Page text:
Friday, August 10, 2012

Salmon Rillettes





One of my favorite parts of culinary school was working on the menu project, where we pretty much had free reign in creating, cooking, plating and photographing a 4-course menu of our own themed design. Mine centered on the seasonality of Swedish cuisine and for my first course, I knew a riff off of Bouchon's famed salmon rillettes would be just the thing I'd want to serve.

Of all the preservation methods, rillettes may just be my favorite. Protein that is seasoned and cooked slowly in fat until tender, then shredded and stored in said fat in a cute crock until ready to be enjoyed with warm bread and some country wine - what's not to love? You'll probably see duck as the more common offering and it's always hard for me to resist it when I see it on a restaurant menu. I'll be the first to admit that its charming presentation is a large draw. :) But the taste certainly seals the deal.

Salmon rillettes look and sound far more fancy than it actually is. There's certainly a wow factor to this, but at the end of the day, it is quite easy to put together and yields a nice amount. Have a few empty vessels ready (any smallish jar or ramekin will work). Enjoy one right away and keep the other sealed and ready to eat in the refrigerator. Don't be alarmed at the speed at which this savory spread disappears though; it's really, REALLY addictive! Come to think of it, this would be a great change-up to your weekend bagel routine - try subbing lox or lox spread with this equally luscious spreadable salmon.

Try these on toasted crostini or any nice quality cracker (these are gorgeous knäckebröd, or crisp bread, we brought from Sweden). We also found the rillettes to go really well with an ice cold sip of aquavit; the bracing, anise-laced shnapps cut through some of the richness really well.

Salmon Rillettes
Adapted from Thomas Keller's Bouchon via LA Times

Total time: 45 minutes, plus 60 minutes marinating and at least 1 hour chilling time
Servings: 10 to 12 (makes about 3 1/4 cups)
Note: More clarified butter may be needed depending on the size of the serving bowls.

1 pound center-cut salmon fillet, skin and pin bones removed
2 tablespoons aquavit
Salt
Freshly ground white pepper
1 cup (2 sticks) unsalted butter, at room temperature, divided
1/2 cup minced shallots
1 tablespoon creme fraiche
1/2 pound unsliced smoked salmon, chilled, skin and dark layer removed if necessary, cut into 1/4-inch dice and brought to room temperature
2 1/2 tablespoons lemon juice
1 tablespoon extra-virgin olive oil
2 egg yolks, lightly beaten
1/4 cup minced chives, for garnish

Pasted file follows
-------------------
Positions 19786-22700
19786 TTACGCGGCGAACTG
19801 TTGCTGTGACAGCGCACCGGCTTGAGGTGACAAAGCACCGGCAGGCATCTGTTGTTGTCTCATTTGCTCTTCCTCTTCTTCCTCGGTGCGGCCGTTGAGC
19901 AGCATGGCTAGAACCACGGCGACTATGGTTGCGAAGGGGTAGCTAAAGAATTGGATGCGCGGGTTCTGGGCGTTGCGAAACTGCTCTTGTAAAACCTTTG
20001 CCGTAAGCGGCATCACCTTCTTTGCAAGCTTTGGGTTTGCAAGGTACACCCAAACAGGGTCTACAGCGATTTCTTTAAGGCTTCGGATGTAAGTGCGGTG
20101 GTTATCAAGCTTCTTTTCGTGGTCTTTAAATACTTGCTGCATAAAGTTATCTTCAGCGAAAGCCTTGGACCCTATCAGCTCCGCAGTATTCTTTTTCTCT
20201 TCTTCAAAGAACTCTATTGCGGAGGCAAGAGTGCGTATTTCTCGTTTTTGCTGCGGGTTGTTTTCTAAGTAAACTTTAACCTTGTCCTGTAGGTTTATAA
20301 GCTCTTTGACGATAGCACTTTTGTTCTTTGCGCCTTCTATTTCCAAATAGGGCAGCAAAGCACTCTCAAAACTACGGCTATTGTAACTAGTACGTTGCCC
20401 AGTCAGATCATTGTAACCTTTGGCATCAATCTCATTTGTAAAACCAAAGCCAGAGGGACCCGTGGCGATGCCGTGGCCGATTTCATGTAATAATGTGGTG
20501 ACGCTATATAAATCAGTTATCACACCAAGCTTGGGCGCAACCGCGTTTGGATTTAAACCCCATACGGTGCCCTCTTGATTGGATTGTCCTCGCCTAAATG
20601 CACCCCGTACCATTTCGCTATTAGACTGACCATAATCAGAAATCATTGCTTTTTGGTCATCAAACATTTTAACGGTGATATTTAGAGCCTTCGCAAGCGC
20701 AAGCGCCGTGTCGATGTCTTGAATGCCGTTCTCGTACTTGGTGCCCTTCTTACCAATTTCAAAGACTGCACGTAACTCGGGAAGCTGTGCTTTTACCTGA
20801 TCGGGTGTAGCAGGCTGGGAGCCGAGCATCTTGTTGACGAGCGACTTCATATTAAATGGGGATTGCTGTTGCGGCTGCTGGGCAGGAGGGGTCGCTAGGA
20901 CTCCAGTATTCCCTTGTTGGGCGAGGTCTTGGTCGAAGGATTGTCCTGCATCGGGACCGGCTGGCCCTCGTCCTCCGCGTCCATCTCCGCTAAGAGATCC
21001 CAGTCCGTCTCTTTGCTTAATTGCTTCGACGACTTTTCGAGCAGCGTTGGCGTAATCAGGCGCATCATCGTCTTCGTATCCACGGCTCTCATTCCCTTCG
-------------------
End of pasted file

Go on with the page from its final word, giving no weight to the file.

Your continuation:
Sprigs of dill, for garnish
Lumpfish or whitefish roe, for garnish

Trim and discard any dark flesh from the salmon fillet. Place the fish in a shallow baking dish and sprinkle each side with 1 tablespoon of the aquavit, 1 1/2 teaspoons salt and one-fourth teaspoon white pepper. Cover with plastic wrap and refrigerate 30 to 60 minutes, turning the fish over halfway through the marination.

Bring water to a simmer in the bottom of a steamer. Remove the salmon from the baking dish and place it in the steamer and cover with the lid. Steam gently for 5 to 8 minutes; if you see steam pouring out the sides of the steamer, lower the heat. Check the salmon by separating the flesh with the tip of a knife and peering at the center. It should be medium-rare. When it is cooked, remove from the steamer.

Meanwhile, melt 1 tablespoon of the butter in a medium saute pan over low heat. Add the shallots and cook, stirring occasionally, for 2 minutes. Season with one-fourth teaspoon salt and continue to cook for 3 to 4 minutes, until the shallots have softened but not browned. Remove from the heat.

Put 7 tablespoons butter in a small bowl and beat with a rubber spatula until it is smooth and resembles mayonnaise in consistency. Stir in the creme fraiche. Set aside.

Put the cooked salmon in a large bowl and stir to break it into large chunks. Because you will be stirring in the remaining ingredients, you don't want to break up the pieces too much. Stir in the smoked salmon, shallots, lemon juice, olive oil and egg yolks. Season assertively with one-fourth teaspoon salt and one-half teaspoon white pepper, since this will be served cold. Fold in the butter mixture.

Transfer the rillettes to 2 ceramic or glass serving bowls, leaving at least one-half-inch of space at the top. Smooth the top of the rillettes and wipe the inside rims clean. Refrigerate for about 1 hour, until cold. Pour a one-fourth-inch-thick layer of clarified butter over the top of the rillettes to seal. (To clarify butter, melt the remaining one-half cup -- 1 stick -- butter in a small skillet over medium heat. Do not let it brown. Remove it from the heat and set aside for 5 minutes. A white foam will collect on top. Using a large spoon, remove the foam. Carefully and with a steady hand, pour off the clear yellowish liquid, leaving the milky solids at the bottom. )

Cover the bowls and store in the refrigerator for up to a week. To serve, break through the butter layer and remove it. Spread the rillettes on toast, crackers or store-bought Swedish crisp bread, known as knäckebröd. Place a dollop of lumpfish roe or whitefish roe for added texture and flavor. Garnish with chives and dill.

Once the butter is removed, eat the rillettes within 2 days.

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